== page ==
A walk on the road like none other...Well, almost...A story of new life...More meaningful friend/reader comments...

The pregnant alpaca with this adorable unusual white marking on her face, the day prior to giving birth.
The only other country where a walk in the neighborhood bestowed such magical wonders upon us was in South Africa, when on one of our first walks we encountered "Clive," the ostrich who later proved to be "Clove" when she had chicks after we'd left.  Here's the link for that post and the photo below:

 We couldn't have been more thrilled to see this site on our first walk in the neighborhood.  Click here for that post.  Click here to see the photos of Clive/Clove in front of our house a month later when she made a personal visit.
After that experience never made an assumption that a walk in the neighborhood would make us smile to the point of returning home with a glow far beyond the benefit of the much needed exercise. 
Tom is still at a loss as to why he's "walking" in retirement but one can hardly travel the world and not walk on a consistent basis.  He always says with a grin from ear to ear, "I never imagined walking much in retirement, other than from the sofa to the cupboard for more candy."  Ha!  Look at him now!  I'm impressed to say to least!

The next day, the "cria" was born. (A cria (pronounced /kriː.ə/) is the name for a baby camelid such as a llama, alpaca, vicuña, or guanaco. It comes from the Spanish word cría, meaning "baby)".  The baby lay listless on the ground for a day or two.  We watched with a sense of worry wondering if it was OK.
In this glorious area with so much to see, we can't help but get outside many times each day, let alone jump into the car for a drive.  Then again, sitting in my comfy rocking recliner as I write here today, I need only lift my head to look out the window to see alpacas on one hill and cows on another. 
The blue skies, the bordering forests and greenery on the rolling hills, takes our breathe away.  As a load of laundry is finishing in the washer, I anticipate its completion for the pleasure of hanging it on the clothesline outdoors when the crisp clean air stimulates our senses and the views leave us reeling with an indescribable high.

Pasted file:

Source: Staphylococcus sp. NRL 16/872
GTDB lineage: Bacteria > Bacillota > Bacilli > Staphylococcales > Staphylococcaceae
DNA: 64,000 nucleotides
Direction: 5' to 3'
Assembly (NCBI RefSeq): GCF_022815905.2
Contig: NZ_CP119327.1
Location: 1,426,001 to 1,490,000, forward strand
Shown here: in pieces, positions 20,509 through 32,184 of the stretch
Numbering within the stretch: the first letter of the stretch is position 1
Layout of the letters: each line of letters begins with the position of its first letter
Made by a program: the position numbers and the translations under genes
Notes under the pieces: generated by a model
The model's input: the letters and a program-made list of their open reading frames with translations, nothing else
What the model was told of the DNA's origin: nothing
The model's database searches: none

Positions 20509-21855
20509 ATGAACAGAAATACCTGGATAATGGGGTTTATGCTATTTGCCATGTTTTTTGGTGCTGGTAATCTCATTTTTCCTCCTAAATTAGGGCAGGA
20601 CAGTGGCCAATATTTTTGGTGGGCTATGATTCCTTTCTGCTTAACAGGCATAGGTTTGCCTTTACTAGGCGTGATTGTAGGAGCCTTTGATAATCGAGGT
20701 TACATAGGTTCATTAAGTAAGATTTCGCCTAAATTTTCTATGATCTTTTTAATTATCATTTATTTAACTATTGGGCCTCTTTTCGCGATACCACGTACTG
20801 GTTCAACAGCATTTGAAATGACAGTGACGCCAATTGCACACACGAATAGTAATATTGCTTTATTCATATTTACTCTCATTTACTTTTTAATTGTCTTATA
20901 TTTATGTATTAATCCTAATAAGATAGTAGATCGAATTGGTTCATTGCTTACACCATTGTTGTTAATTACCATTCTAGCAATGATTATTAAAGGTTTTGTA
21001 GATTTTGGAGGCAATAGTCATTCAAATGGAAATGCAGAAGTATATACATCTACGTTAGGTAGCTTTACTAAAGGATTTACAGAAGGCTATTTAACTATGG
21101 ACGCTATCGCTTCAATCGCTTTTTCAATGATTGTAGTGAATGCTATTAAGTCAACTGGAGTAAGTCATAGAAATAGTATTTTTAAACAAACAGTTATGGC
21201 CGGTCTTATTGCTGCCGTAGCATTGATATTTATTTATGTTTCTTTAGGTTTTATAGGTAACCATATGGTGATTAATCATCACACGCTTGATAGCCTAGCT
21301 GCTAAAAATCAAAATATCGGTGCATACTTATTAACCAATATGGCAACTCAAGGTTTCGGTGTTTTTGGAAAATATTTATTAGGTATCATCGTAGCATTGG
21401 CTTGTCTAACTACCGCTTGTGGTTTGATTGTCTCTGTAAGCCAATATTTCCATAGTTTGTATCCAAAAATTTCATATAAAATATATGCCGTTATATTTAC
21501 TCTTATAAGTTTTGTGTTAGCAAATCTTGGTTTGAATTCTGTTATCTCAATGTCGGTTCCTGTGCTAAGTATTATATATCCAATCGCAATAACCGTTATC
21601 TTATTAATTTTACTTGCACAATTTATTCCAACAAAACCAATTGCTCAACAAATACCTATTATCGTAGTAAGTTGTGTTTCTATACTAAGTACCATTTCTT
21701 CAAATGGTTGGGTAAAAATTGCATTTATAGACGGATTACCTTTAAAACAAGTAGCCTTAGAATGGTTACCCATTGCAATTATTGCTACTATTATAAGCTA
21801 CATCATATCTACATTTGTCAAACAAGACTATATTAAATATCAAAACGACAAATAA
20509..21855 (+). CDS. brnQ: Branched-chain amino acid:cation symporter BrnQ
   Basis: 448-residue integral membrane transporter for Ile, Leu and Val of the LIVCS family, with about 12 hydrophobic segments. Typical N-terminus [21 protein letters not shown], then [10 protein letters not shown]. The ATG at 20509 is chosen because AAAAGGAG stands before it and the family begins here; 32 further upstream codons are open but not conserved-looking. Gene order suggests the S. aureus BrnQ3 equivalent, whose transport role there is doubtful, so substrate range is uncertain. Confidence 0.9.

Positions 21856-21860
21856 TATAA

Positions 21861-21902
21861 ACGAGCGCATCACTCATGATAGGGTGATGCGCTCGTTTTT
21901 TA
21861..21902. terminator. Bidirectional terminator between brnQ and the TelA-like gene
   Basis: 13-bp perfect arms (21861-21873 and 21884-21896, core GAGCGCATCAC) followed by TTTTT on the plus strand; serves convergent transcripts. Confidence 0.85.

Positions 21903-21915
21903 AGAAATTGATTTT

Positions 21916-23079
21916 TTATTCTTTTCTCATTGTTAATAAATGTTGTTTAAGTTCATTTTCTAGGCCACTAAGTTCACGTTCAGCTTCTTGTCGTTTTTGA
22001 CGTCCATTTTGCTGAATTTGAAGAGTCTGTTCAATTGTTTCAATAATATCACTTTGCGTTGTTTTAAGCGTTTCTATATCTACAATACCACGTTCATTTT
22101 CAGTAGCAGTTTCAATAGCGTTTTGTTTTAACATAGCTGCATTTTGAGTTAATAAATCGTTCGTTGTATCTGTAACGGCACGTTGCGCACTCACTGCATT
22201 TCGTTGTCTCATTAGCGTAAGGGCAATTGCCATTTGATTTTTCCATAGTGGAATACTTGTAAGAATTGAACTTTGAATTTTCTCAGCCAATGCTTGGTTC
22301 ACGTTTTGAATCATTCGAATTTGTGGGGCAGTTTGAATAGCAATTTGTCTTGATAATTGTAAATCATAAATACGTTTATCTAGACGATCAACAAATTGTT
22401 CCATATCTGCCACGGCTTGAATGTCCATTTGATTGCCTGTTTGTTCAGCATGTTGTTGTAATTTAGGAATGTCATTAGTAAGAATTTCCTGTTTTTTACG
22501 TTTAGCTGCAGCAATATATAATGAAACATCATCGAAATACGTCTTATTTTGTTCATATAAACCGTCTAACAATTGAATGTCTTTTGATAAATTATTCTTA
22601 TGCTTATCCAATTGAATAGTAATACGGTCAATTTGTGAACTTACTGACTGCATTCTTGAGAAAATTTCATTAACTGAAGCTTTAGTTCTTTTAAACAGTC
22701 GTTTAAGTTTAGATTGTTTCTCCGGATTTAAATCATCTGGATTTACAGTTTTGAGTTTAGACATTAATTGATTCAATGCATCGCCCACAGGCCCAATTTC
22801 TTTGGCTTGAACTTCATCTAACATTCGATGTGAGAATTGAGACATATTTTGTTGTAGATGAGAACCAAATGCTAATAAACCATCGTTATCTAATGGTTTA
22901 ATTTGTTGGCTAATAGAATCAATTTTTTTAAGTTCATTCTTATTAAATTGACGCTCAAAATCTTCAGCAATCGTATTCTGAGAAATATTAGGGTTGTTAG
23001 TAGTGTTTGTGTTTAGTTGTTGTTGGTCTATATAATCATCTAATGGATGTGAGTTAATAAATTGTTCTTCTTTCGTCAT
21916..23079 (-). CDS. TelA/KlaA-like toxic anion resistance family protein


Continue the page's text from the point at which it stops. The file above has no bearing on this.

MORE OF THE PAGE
The next day, we were excited to see it had picked up its head and was more lively.  Note the cute pink nose.  The mother, dark brown, had a pure white baby.
Each morning, I slather on the insect repellent with an additional reapplication six hours later, which so far has prevented me from one more sandfly bite.  The original batch of bites from our first day finally subsided and I've learned my lesson.
We've also learned that we can open the screen-less heavy sliding doors for a few hours each day as long as we do it before 4 pm when zillions of flies will come inside.  Why this time of day?  We haven't figured that out yet.

Soon, the cria was on its feet walking about the paddock checking out the others pregnant moms and other cria.
Anyway...back to the walks.  We've found ourselves walking to the "pregnant mom's" paddock a short distance from the house to see if any babies have been born.  Trish and Neil explained they are usually born between 10 am and 2 pm, nature's way of ensuring moms are awake and alert to care for them.
When a few days ago, we noticed a newborn lying on the ground near the mom for hours, we were worried until finally we saw it move.  It appears this is a normal part of the process...the newborn lying on the ground for a few days until its strong enough to get up and walk about with its mom, nursing and beginning to interact with the others.  What a joy to see!

Now, they wander about the paddock together and sometimes apart.  Neil explained that at times the mothers may be less attentive than some other species.
And yesterday, on a walk slightly further down the road, we encountered a pregnant cow who saw us from a distance and ambled bulkily toward the fence to greet us appearing engaged and happy to see us.  Taking photos and talking to the cow, when we began to walk away, it started mooing loudly at us.  We laughed out loud surprised the cow was so disappointed to see us go.